Empowering service delivery organizations to take ownership of the coalition requires careful planning on the part of the social entrepreneur. There is delicate consideration involved in bringing together the right people and knowing which core elements to reinforce while opening up others to each organization’s own interpretation and application. In doing so, a guiding mission is created while giving coalition members the flexibility and respect they need to operate as equals under that framework.
Creating the backbone of the coalition comes with some financial considerations as well. Working with a diverse set of actors often involves the development of informational materials and communication tools. The value of face-to-face interaction cannot be overstated, and that physical convening effort, too, requires capital.
Fundraising for coalition-building work can be challenging given that donors are often output-oriented, meaning that they want their dollars to go directly to service provision. As such, it is essential for convening organizations to be strategic about obtaining the support of funding partners that fully back their coalition-building strategy.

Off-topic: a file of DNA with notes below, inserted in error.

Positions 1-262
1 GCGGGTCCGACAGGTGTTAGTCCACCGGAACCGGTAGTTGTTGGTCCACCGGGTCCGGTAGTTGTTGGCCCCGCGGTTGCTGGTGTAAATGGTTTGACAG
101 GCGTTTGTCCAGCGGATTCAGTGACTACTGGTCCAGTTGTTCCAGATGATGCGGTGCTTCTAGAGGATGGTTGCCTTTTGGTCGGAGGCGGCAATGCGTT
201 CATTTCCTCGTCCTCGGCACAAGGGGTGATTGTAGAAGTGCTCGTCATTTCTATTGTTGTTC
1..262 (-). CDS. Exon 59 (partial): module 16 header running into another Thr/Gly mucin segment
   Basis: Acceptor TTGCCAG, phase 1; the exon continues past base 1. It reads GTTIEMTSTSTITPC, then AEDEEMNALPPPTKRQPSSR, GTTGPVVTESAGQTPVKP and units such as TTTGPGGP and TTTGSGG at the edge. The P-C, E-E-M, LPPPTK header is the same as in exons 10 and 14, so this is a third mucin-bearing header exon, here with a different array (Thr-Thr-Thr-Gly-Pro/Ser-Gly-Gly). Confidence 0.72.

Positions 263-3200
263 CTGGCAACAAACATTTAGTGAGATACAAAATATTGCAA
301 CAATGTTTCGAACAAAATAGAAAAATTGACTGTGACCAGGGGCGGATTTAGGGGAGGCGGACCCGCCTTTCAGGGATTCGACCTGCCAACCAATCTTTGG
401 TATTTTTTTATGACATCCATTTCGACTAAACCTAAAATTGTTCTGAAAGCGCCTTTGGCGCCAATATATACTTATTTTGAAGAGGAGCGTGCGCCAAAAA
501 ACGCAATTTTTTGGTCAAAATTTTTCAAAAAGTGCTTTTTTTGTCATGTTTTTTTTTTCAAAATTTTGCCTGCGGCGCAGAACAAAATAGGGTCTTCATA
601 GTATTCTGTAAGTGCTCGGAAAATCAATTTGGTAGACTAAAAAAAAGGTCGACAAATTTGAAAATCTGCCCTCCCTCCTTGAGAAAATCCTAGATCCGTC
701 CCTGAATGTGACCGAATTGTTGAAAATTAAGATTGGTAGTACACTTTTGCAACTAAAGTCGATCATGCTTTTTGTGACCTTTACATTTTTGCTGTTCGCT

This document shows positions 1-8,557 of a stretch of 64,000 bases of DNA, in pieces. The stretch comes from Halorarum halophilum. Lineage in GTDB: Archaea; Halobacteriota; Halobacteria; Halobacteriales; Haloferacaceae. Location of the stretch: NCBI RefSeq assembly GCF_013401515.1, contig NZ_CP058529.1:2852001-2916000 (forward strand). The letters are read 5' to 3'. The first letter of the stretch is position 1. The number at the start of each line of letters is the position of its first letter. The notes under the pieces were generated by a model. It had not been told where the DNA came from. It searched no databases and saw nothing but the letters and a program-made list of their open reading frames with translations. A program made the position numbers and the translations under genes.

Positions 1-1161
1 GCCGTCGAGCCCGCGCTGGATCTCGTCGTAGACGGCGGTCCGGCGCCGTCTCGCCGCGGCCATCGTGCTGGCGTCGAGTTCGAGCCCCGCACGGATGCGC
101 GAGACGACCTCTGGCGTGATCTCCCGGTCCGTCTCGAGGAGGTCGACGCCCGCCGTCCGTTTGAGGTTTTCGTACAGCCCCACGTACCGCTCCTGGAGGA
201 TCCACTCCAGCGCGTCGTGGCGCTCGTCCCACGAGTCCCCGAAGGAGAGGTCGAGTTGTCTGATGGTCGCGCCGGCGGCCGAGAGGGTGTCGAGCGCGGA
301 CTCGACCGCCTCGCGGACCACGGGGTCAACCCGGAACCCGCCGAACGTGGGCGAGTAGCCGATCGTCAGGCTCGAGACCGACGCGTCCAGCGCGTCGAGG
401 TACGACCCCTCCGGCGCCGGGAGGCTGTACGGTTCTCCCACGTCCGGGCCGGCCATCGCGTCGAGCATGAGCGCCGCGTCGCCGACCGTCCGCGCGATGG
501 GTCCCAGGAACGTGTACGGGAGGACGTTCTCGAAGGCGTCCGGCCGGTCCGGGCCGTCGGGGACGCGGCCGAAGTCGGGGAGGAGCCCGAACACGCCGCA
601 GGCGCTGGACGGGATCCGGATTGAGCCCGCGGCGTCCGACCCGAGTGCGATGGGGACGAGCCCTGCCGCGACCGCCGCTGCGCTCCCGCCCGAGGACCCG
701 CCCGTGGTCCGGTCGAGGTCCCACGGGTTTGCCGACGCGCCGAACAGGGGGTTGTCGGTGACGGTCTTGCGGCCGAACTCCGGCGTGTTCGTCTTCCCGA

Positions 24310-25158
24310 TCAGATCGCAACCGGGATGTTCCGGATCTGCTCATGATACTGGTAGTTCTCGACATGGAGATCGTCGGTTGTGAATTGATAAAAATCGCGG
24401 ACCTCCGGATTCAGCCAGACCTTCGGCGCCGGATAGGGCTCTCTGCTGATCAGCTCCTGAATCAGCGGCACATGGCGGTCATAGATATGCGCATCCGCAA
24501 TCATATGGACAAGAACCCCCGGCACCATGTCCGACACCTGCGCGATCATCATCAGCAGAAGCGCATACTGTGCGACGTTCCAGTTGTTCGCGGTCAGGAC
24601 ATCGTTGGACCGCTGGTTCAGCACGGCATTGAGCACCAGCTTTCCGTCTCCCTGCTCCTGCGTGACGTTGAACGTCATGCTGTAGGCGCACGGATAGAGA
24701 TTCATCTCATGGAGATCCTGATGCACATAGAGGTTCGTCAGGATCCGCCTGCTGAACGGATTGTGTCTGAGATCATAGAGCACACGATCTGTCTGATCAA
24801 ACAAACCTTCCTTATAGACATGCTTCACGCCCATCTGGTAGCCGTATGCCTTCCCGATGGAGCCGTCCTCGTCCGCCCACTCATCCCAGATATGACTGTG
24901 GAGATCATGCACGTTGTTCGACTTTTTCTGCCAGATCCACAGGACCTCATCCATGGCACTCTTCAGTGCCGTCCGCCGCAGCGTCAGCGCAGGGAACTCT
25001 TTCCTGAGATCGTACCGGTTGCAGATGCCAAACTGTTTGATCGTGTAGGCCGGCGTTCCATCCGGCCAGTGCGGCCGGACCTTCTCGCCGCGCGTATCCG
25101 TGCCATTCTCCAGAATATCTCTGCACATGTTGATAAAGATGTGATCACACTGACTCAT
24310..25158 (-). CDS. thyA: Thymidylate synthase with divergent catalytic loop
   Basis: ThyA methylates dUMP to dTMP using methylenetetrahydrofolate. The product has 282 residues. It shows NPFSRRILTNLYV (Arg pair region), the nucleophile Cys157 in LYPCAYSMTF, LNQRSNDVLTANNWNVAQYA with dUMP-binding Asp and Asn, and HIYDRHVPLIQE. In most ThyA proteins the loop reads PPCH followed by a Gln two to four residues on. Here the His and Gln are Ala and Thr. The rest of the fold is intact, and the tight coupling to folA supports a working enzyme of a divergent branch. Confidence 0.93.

Poverty is a complex issue and social entrepreneurs understand that in order to drive large-scale change, partnerships and collaboration are essential to address the many dimensions affecting the lives of the poor. They must bring like-minded actors to the table who, together, can provide the wide range of services vulnerable populations so desperately need. Successful coalitions, though built around a social entrepreneur’s original framework, are fueled by relationships and the flexibility each organization has to adapt concepts to its own context.
As we continue to grow our understanding of the interconnectedness of poverty-related issues, it is essential that we spotlight the places where social entrepreneurs are able to connect these dots and build a more just future for the world’s poor.